"While books bound in human skin are now objects of fascination and revulsion, the practice was once somewhat common," writes Heather Cole, assistant curator of modern books and manuscripts at Harvard's Houghton Library. "Termed anthropodermic bibliopegy, the binding of books in human skin has occurred at least since the 16th century. The confessions of criminals were occasionally bound in the skin of the convicted, or an individual might request to be memorialized for family or lovers in the form of a book." Quick: better or worse than the Permanent Retweet? [Atlantic]
Can you diagram a sentence? I definitely cannot, and Madame DuMott, third grade grammar enforcer, would kill me if she knew. Pop Chart Lab went ahead and did the work for a collection of opening lines of notable novels, including Pride and Prejudice. They're nice to look at, even if sentence mapping isn't in your skill set:
Lovely, stylish, very clean person Jolie Kerr has a book out Tuesday from Plume, and we are very excited, not least because Jolie got her cleanliness-writing start right here at The Hairpin. My Boyfriend Barfed in My Handbag . . . and Other Things You Can't Ask Martha is precisely what it sounds like, a cohesive, informative, and fun compendium to help you reduce filth of all shapes, sizes, and proteins without judgment. New York-area folks: Mark your calendars for the book launch, moderated by Hairpin writer Bobby Finger, at the Powerhouse Arena in Brooklyn on Wednesday, February 26.
I talked to Jolie about how the column got [...]
*Every generation thinks it's special—my grandparents because they remember World War II, my parents because of discos and the moon. We have the Internet. Millions and billions of doors we can open and shut, posting ourselves into profiles and digital scrapbooks. Suddenly and totally, we're threaded together in a network so terrifyingly colossal that we can finally see our terrifyingly tiny place in it. But we're all individuals. It's beaten into us in MLK Day assemblies (one person can make a [...]
There are quite a lot of good books currently out, and it comes as no surprise that quite a lot of them are by ladies (no offense to men, who we hear can also write very fine books when they put their minds to it). As for our list, which you will find below, there is something for nearly everyone: Y.A., short stories, essay collections, novels, nonfiction, books you might have read a long time ago and probably should read again in their updated states now—they are here. If we missed a book you have been reading and loving that’s out now (or will be very soon), please share it [...]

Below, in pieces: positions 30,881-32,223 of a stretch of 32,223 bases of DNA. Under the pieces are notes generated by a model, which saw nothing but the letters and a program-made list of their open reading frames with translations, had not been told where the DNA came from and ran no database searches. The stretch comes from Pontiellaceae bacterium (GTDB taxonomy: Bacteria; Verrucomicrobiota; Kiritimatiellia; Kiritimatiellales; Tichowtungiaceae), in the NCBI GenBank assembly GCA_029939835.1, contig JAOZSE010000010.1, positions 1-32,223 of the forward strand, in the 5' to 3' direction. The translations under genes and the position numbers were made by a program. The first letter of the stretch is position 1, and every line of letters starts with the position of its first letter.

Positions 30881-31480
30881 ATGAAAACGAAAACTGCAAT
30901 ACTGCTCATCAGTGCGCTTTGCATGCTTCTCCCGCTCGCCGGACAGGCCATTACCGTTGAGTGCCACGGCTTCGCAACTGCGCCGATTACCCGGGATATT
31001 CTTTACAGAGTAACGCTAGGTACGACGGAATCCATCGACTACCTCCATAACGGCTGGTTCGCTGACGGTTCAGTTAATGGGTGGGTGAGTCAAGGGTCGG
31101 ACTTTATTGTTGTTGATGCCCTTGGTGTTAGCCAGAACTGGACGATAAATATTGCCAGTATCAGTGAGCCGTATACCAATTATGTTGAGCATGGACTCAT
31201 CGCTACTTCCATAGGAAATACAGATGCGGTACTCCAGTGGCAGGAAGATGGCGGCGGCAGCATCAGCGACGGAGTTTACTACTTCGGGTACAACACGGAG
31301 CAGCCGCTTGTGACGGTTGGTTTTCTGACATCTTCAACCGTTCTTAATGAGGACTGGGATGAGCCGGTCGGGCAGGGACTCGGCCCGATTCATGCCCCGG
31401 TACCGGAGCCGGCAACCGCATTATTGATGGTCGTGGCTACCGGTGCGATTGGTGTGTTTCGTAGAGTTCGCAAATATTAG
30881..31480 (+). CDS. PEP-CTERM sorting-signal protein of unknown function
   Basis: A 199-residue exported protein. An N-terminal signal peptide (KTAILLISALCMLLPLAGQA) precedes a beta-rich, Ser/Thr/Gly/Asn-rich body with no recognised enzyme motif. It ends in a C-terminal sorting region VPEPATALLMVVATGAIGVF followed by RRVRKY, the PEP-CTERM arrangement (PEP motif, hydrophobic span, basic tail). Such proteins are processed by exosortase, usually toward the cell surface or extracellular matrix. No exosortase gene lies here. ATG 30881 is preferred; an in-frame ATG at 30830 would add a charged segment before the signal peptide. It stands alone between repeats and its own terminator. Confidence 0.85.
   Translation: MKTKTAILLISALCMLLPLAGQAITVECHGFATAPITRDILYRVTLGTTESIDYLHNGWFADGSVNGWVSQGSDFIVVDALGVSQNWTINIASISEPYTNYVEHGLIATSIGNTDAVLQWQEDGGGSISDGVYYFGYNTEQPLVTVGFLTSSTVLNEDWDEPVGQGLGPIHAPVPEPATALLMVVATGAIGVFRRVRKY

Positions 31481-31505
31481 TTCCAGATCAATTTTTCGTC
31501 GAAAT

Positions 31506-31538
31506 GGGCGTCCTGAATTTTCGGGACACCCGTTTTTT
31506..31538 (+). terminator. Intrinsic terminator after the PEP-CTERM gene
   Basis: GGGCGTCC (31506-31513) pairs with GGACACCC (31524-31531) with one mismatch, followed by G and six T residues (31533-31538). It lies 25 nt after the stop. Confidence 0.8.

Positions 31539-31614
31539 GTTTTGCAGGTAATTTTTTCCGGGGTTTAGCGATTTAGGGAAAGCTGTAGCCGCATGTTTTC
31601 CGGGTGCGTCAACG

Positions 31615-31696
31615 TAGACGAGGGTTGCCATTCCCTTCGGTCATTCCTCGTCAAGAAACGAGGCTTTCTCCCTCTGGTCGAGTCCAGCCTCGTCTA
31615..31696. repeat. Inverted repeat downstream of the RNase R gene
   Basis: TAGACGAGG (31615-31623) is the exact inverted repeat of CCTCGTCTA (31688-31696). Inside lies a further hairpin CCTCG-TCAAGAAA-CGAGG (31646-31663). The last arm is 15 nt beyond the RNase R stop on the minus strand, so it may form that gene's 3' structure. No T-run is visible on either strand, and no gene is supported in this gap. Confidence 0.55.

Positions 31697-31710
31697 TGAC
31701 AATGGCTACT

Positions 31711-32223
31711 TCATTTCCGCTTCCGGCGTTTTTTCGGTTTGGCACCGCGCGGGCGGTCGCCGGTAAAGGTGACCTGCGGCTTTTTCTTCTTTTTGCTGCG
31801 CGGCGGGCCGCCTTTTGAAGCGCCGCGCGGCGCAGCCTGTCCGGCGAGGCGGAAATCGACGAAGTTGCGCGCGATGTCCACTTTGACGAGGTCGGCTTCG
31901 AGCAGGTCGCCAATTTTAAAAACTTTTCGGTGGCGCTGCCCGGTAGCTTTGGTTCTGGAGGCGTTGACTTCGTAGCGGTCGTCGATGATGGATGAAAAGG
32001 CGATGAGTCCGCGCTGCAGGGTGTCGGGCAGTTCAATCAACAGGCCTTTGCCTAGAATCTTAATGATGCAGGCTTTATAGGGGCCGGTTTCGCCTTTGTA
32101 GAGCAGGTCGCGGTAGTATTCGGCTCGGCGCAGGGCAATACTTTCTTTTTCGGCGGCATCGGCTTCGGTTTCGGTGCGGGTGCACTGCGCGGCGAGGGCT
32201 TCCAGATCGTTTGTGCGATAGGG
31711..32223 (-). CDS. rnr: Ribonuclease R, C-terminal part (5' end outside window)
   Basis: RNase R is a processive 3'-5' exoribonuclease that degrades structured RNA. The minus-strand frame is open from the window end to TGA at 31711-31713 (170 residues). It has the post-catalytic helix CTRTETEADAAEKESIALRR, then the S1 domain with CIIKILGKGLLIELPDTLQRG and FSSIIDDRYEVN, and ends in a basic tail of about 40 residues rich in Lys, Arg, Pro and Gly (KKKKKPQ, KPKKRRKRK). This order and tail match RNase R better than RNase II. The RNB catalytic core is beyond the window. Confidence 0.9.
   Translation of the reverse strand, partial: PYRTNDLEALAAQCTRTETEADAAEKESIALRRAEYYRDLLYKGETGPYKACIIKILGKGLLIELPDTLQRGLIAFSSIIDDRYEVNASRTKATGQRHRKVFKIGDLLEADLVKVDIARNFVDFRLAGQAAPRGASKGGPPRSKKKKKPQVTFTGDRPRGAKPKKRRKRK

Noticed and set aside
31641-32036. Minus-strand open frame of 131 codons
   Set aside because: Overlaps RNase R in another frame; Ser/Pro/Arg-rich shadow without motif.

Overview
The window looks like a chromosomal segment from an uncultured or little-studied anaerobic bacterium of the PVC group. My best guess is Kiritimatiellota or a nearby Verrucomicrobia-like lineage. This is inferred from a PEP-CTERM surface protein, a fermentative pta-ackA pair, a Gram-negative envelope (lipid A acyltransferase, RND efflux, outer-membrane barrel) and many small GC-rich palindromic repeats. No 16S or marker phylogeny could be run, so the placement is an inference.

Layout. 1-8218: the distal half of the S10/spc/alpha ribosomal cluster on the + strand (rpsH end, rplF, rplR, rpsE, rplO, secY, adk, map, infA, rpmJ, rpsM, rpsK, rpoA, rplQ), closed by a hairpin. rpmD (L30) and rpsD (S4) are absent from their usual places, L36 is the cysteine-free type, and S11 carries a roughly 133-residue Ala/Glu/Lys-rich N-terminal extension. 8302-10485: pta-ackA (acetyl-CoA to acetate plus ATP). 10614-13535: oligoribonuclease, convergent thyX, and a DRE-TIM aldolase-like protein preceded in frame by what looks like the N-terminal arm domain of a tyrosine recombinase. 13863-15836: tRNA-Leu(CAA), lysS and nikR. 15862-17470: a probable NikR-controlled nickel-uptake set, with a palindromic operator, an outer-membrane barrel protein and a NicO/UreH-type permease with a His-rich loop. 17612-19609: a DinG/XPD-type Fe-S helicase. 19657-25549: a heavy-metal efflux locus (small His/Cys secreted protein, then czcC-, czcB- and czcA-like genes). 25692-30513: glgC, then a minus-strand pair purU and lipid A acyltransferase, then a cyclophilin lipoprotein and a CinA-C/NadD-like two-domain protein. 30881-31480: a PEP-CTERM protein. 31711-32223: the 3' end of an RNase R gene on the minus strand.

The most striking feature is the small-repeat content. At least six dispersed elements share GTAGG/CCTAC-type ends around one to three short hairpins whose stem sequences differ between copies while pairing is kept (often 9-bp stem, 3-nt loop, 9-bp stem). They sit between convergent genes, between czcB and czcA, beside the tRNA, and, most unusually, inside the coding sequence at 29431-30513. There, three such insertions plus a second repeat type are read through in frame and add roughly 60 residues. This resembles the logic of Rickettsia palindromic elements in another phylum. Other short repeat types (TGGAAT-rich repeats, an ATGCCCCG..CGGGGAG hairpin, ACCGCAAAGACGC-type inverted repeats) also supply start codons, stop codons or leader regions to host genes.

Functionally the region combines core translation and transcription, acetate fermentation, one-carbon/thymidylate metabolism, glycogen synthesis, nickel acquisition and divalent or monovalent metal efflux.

INTERNAL PUBLISHING MEMO
In light of the success of French Women Don't Get Fat: The Secret of Eating for Pleasure and its follow-up French Women Don't Get Facelifts: The Secret of Aging with Style and Attitude, the series will be expanded in 2015 with the following titles:
Older Danish Women Don't Mind Looking Leathery: The Secret to Having 5 weeks paid Vacation Days and Virtually No Melanin
With a charming blend of Nordic wit and insight, Lærke Pederson observes that Americans live in the only highly developed country that doesn't require employers to provide paid vacation time. This, Pederson explains, is why American women are so pale and sad.
Italian Women Don't Tiger Mom Their Boys: [...]
In Pamela Ribon’s recent, very funny, moving memoir, Notes to Boys: And Other Things I Shouldn't Share in Public, the author looks back at her many teenaged letters to her crushes, examining them from her current-day vantage point. I really loved it (so much that I included it here), and as a lifelong journal keeper with my own history of cringeworthy meanderings, wanted to know more about what inspired Ribon to examine her younger self in this way — and what she learned about not only “Little Pam” but also Current Pam, and writing itself, through the course of creating the book. Luckily, she was kind enough to answer [...]
I immersed myself in a Henry James novel and then tried to review the book. This is what happened to my writing style.
To-day I pose to myself the task, at last, the matter, that is, of drawing a conclusion after a considerable interval of ploughing through the pages of Henry James’s “The Wings of the Dove,” accomplished despite the distraction of reading several less lengthy—and more contemporary, at that, works—such detours as are inevitably taken by a person in the course of a momentous, as it were, endeavor.
Of course, the book.., well, the book was quite formidable. But having finished my reading I ought to put it to [...]
Darlene was a pretty, blond 19-year-old with a 10-month-old baby girl whom she wheeled into my office in a ragged umbrella stroller. Darlene, the baby, and the baby’s father, Keith, had been living with Keith’s parents in a row house in northeast Philly. Keith and Darlene apparently argued a lot, and one day, during a fight about Darlene’s wanting Keith to watch the baby so she could go out with her girlfriends, Keith put his hands around Darlene’s neck and tried to choke her. Darlene had filed in court for and received a protection order to keep Keith away from her and the baby. Keith, in response, had turned around [...]